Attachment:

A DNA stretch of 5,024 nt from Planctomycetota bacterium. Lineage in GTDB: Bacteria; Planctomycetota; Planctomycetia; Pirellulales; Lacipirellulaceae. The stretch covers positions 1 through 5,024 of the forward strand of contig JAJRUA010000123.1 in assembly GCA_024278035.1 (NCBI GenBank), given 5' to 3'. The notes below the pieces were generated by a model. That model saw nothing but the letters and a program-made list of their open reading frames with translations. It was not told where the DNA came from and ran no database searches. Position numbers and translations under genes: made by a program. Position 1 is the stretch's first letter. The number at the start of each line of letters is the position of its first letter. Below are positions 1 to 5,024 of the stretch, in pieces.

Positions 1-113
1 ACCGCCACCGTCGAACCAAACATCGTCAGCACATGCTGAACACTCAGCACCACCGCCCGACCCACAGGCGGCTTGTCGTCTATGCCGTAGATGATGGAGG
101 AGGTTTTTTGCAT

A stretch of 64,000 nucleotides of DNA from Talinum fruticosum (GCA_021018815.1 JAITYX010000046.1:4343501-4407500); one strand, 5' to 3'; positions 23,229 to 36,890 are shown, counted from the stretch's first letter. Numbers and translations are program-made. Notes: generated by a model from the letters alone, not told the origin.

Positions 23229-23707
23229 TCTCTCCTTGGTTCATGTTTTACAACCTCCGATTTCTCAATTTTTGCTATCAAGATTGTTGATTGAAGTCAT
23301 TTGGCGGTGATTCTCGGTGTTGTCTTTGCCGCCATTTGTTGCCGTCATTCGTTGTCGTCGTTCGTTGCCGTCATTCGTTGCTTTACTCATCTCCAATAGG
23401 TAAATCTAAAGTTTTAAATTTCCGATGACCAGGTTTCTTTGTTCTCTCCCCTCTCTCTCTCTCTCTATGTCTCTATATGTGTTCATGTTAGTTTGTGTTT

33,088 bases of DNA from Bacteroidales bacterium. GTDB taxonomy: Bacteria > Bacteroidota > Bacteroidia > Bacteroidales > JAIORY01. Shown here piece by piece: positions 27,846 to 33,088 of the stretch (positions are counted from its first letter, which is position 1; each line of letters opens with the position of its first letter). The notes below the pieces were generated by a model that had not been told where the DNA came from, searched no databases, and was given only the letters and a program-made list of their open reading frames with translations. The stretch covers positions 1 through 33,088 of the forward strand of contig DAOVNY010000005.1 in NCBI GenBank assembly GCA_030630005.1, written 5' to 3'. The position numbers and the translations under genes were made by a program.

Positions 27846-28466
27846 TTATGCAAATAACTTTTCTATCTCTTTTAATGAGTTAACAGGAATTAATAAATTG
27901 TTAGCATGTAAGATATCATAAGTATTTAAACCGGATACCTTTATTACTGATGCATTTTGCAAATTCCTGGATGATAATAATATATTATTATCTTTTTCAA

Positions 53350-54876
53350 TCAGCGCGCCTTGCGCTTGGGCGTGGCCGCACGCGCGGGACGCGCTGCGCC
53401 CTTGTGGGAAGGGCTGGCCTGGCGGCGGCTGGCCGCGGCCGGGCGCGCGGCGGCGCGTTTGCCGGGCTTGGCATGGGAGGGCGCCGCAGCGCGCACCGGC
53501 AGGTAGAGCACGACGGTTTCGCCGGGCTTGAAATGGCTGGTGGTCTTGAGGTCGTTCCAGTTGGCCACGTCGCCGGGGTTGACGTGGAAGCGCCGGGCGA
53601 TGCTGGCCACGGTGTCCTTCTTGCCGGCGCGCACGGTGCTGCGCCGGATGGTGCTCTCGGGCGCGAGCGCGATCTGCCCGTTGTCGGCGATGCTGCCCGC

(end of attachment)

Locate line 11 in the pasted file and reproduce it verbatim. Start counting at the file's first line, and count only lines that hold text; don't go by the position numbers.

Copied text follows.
Positions 27846-28466